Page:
Just getting around to reading bits of last Sunday's New York Times. This article on the bursting fault lines in Iranian society made a powerful impression on me (although its impact was vitiated when the Times carelessly misrepresented a photo of violent criminals being paraded in the streets as one of mere dress-code violators, and had to print an embarrassing retraction). Students, intellectuals, and women are seething, the economy is flailing -- the world's second largest oil exporter may soon have to ration gasoline domestically -- and Ahmadinejad is desperately trying to divert attention to the American moral and military menace.
In the only wryly funny bit, we see fundamentalists using the YouTube ethos to play moral "gotcha":
[A]ttention has been strategically focused on Mr. Ahmadinejad’s political enemies, like the former president, Mohammad Khatami, and the controversy over whether he violated Islamic morals by deliberately shaking hands with an unfamiliar woman after he gave a speech in Rome.
Mr. Khatami, the lost hope of Iran’s reform movement, felt compelled to rebut the accusation because such a handshake is religiously suspect, but contended that the crowd seeking to congratulate him for his speech was so tumultuous that he could not distinguish between the hands of men and women. Naturally a video clip emerged, showing the cleric in his typical gregarious style bounding over to the first woman who addressed him on the orderly sidewalk, shaking her hand and chatting amicably.
The rest of the article is pretty grim.
Some analysts describe it as a “cultural revolution,” an attempt to roll back the clock to the time of the 1979 revolution, when the newly formed Islamic Republic combined religious zeal and anti-imperialist rhetoric to try to assert itself as a regional leader. [...]
The country’s police chief boasted that 150,000 people — a number far larger than usual — were detained in the annual spring sweep against any clothing considered not Islamic. More than 30 women’s rights advocates were arrested in one day in March, according to Human Rights Watch, five of whom have since been sentenced to prison terms of up to four years. They were charged with endangering national security for organizing an Internet campaign to collect more than a million signatures supporting the removal of all laws that discriminate against women.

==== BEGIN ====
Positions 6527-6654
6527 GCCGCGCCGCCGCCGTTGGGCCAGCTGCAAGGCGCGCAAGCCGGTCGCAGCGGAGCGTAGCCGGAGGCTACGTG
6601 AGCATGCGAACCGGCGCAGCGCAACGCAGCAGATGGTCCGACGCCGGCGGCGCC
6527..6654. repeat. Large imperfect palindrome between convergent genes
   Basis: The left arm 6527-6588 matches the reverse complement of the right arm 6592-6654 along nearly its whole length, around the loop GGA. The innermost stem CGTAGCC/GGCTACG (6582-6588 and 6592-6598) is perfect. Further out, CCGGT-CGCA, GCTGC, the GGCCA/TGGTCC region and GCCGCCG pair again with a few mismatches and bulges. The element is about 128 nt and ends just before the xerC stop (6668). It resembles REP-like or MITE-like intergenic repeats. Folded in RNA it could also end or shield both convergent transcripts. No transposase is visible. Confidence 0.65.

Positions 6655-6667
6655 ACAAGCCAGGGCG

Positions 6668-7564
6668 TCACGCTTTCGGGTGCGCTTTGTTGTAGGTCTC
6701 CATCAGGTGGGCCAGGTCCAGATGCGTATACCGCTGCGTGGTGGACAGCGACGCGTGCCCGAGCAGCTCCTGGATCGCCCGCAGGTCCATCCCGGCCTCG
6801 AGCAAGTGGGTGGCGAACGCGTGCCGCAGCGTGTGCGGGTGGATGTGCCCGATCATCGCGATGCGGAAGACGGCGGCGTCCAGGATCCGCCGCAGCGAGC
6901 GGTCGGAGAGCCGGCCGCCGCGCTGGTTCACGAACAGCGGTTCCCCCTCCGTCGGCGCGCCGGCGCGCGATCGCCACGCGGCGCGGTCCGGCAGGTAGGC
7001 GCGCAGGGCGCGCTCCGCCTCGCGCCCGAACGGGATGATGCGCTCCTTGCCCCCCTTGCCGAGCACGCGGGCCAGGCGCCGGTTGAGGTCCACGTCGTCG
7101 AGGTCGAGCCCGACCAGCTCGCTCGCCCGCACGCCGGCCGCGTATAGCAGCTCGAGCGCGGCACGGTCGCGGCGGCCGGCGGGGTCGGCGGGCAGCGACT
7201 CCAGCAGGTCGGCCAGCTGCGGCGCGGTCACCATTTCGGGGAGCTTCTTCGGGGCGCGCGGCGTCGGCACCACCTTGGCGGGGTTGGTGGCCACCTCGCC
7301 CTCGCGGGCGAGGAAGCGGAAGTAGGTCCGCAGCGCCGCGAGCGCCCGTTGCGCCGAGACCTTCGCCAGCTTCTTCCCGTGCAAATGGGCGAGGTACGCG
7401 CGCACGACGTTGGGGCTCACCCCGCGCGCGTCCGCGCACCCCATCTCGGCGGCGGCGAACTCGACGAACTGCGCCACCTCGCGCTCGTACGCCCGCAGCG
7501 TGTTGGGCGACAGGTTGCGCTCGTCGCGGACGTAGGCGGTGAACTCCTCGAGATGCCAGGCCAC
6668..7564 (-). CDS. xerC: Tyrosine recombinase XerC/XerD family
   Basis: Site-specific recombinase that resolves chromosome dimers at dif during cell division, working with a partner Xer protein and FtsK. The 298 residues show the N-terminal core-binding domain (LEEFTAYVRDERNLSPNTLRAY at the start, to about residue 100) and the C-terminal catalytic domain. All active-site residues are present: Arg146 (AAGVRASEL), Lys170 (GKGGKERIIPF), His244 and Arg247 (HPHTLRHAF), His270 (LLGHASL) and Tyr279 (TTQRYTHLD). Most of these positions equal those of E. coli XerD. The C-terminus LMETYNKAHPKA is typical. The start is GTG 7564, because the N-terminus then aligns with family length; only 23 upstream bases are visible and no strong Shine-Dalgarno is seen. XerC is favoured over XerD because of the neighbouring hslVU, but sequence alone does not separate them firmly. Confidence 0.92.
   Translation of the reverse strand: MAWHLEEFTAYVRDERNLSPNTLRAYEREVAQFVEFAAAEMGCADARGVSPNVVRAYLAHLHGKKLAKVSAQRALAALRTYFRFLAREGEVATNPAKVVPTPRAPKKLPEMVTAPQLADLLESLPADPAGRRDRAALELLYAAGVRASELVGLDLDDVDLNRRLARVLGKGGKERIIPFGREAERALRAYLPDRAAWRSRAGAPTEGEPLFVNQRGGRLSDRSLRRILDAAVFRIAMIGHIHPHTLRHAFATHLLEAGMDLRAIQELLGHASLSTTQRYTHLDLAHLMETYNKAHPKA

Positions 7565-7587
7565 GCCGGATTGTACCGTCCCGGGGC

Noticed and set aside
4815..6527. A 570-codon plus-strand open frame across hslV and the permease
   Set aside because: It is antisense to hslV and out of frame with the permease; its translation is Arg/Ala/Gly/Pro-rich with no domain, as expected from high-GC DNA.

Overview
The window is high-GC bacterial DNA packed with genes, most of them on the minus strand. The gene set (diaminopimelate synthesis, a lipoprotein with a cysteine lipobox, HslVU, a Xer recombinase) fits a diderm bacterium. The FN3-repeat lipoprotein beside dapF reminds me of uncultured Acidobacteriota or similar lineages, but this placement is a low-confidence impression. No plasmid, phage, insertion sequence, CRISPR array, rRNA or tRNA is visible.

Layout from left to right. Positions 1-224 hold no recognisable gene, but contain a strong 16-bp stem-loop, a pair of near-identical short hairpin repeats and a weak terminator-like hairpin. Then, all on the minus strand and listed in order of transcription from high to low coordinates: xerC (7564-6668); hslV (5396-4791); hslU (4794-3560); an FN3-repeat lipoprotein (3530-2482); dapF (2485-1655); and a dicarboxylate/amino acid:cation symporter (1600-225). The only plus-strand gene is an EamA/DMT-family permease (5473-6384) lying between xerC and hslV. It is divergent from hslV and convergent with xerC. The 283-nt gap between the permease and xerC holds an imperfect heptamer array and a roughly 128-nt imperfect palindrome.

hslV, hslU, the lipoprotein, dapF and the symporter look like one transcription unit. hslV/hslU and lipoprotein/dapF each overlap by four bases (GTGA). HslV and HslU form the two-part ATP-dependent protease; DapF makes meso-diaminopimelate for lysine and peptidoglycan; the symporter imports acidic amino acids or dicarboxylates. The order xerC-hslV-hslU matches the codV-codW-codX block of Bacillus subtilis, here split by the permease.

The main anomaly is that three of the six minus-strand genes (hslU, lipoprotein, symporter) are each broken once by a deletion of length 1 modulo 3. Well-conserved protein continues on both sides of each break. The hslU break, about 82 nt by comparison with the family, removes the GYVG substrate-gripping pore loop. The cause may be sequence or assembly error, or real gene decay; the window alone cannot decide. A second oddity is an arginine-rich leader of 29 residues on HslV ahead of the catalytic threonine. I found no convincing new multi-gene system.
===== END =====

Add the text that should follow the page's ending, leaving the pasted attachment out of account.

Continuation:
Eight student leaders at Tehran’s Amir Kabir University, the site of one of the few public protests against Mr. Ahmadinejad, disappeared into Evin Prison starting in early May. Student newspapers had published articles suggesting that no humans were infallible, including the Prophet Muhammad and Iran’s supreme leader, Ayatollah Ali Khamenei.
The National Security Council sent a stern three-page warning to all the country’s newspaper editors detailing banned topics, including the rise in gasoline prices or other economic woes like possible new international sanctions, negotiations with the United States over the future of Iraq, civil society movements and the Iranian-American arrests [...three ... have been in prison for more than six weeks].
As bad as the hard-liners' crackdown on dissent is, it has a sense of desperation and futility about it.
The entire campaign is “a strong message by Ahmadinejad’s government, security and intelligence forces that they are in control of the domestic situation,” said Hadi Ghaemi, an Iran analyst for Human Rights Watch. “But it’s really a sign of weakness and insecurity.”
The tide of commonsense modernity, borne on the tsunami wave of the Internet, is already swamping the dikes and levees of censorship and repression. Modernity has had excesses of its own, but it is already receding from them. Women's equality and freedom of religion, trade, and communication are the wave of the future. Barring catastrophe, they are irresistible.
Which is why Ahmadinejad, drawing power from his poor, unplugged rural constituency, is so dangerous right now. These are the real "Left Behind" of today. Their backs are against the wall, and their only hope of postponing the inevitable is to blow up the tracks of the bullet train that's bearing down on them.